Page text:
Thank them for trusting us with the most precious things in their lives – you.

 

You really mean a lot to all of us.

 

So rest up and try to have fun for the remainder of your summer. We’ll do the same.

 

And before you know it, we’ll be back together in class expanding minds, expressing hearts and having a great time!

 

Love you all!

 

Your Teachers


 
That’s the kind of welcome back letter I would love to give my students – but can’t.

 

 

It was partially inspired by a REAL welcome back letter given by a New York Superintendent.

 
Around this time last year, he gave it to 11 principals and about 600 teachers in the
Patchogue-Medford School District before someone posted it online and it went viral.

 

His audience was teachers, but his message was the same:

 

Aug. 14, 2018

 

Dear….

 

Once again… this letter is too let you know I DO NOT CARE what your state growth score is. Let me be clear… I DO NOT CARE. It does not define you. You are more than a score. I’m hoping you know by now that the children and parents you serve appreciate your talents and the ability to make a difference in their lives. Keep your head up and your eye on what is most important… your students and your teaching craft.

 

The Patchogue-Medford School District fully supports you as an educator, regardless of what this meaningless, invalid and inhumane score states. You have my permission to throw it out, or use it for any creative ways you may think of. I have a feeling divergent thinking will be at an all-time high at Pat-Med. Let me know if you need anything and it is my sincere hope you have an outstanding year.

 

With Warmest Regards,

 

Michael J. Hynes, Ed. D.
Superintendent of Schools

 

image

38014006_10156079233558860_7115622694678167552_n

 
Cheers to Superintendent Hynes!

 

If only every teacher, administrator and school board member could be that brave and honest!

 
Here’s another letter given to year six students at Barrowford Primary School in Lancashire, England, along with their results from a recent standardized exam:

 

“Please find enclosed your end of KS2 test results. We are very proud of you as you demonstrated huge amounts of commitment and tried your very best during this tricky week.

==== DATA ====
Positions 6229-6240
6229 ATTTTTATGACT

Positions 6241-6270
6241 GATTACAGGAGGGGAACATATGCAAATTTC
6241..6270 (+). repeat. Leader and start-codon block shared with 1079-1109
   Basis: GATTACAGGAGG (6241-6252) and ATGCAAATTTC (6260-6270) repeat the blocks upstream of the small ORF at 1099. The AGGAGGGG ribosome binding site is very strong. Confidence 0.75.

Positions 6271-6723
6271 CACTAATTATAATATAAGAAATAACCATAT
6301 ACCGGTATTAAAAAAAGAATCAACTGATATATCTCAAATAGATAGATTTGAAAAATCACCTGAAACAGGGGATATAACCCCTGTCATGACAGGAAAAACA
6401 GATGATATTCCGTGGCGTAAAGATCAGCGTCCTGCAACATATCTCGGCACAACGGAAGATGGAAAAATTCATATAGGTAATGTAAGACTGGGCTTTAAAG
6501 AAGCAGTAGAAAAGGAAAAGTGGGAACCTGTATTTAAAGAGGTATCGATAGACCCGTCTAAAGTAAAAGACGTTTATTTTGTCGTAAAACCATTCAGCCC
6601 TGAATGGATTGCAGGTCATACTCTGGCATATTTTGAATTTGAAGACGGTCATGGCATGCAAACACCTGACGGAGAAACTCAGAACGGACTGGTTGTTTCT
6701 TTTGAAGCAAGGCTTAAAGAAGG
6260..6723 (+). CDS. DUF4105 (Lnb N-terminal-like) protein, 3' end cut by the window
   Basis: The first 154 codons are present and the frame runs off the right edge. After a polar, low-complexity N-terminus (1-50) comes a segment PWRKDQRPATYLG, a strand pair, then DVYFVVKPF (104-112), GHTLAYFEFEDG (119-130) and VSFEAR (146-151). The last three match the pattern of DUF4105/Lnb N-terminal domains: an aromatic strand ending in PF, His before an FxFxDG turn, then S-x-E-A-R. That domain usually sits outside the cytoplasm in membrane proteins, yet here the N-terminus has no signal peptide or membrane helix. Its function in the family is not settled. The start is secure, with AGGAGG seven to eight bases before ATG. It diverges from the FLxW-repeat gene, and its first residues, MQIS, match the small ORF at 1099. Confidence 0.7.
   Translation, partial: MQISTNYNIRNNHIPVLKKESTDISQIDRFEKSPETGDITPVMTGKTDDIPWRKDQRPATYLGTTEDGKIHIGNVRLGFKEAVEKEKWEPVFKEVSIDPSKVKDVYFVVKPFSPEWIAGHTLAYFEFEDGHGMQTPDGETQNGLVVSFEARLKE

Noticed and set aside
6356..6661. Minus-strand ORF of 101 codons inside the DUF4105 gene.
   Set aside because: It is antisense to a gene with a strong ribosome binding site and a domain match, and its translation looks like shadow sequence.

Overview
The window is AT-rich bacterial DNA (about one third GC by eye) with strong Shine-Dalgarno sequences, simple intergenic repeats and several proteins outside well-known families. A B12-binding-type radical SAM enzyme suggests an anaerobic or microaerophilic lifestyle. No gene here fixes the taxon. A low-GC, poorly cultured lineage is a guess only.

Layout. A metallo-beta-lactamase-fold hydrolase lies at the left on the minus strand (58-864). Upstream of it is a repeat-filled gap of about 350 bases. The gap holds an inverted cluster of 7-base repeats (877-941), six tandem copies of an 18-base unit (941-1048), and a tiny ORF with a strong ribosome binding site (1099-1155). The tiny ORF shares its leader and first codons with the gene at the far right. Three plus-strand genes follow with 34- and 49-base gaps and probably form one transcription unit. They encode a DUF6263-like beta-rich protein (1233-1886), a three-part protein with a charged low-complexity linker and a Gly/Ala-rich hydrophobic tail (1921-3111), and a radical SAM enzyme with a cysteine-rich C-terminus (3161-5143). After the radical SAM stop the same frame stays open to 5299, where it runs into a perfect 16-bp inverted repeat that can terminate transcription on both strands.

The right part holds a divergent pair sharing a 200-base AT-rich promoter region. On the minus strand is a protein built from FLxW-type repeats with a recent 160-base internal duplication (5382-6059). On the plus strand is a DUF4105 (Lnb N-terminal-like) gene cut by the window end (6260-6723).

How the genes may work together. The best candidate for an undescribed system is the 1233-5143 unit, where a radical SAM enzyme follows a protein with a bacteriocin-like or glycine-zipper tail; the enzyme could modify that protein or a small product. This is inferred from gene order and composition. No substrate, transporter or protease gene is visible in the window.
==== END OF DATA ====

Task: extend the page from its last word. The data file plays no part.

However, we are concerned that these tests do not always assess all of what it is that make each of you special and unique. The people who create these tests and score them do not know each of you- the way your teachers do, the way I hope to, and certainly not the way your families do.

 

They do not know that many of you speak two languages. They do not know that you can play a musical instrument or that you can dance or paint a picture. They do not know that your friends count on you to be there for them or that your laughter can brighten the dreariest day.

 

They do not know that you write poetry or songs, play or participate in sports, wonder about the future, or that sometimes you take care of your little brother or sister after school.

 

They do not know that you have traveled to a really neat place or that you know how to tell a great story or that you really love spending time with special family members and friends.

 

They do not know that you can be trustworthy, kind or thoughtful, and that you try, every day, to be your very best… the scores you get will tell you something, but they will not tell you everything.

 

So enjoy your results and be very proud of these but remember there are many ways of being smart.”

 

BskDhaPIYAAMdpd

 

Here’s another one to parents from a principal in Singapore:

 

“The exams of your child are to start soon. I know you are all really anxious for your child to do well.

 

But, please do remember, amongst the students who will be sitting for the exams there is an artist, who doesn’t need to understand Math… There is an entrepreneur, who doesn’t care about History or English literature…There is a musician, whose Chemistry marks won’t matter…There’s an athlete…whose physical fitness is more important than Physics… If your child does get top marks, that’s great! But if he or she doesn’t…please don’t take away their self-confidence and dignity from them. Tell them it’s OK, its just an exam! They are cut out for much bigger things in life. Tell them, no matter what they score…you love them and will not judge them.

 

Please do this, and when you do… watch your children conquer the world. One exam or low mark won’t take away…their dreams and talent. And please, do not think that doctors and engineers…are the only happy people in the world.”

PrincipalsLetterToParents

 
If teachers and principals were allowed to speak freely, I bet there’d be a lot more of these kinds of letters.

 

School should not be centered on testing and test scores. It should be centered on students.


 

Like this post? I’ve written a book, “Gadfly on the Wall: A Public School Teacher Speaks Out on Racism and Reform,” now available from Garn Press. Ten percent of the proceeds go to the Badass Teachers Association. Check it out!

book-2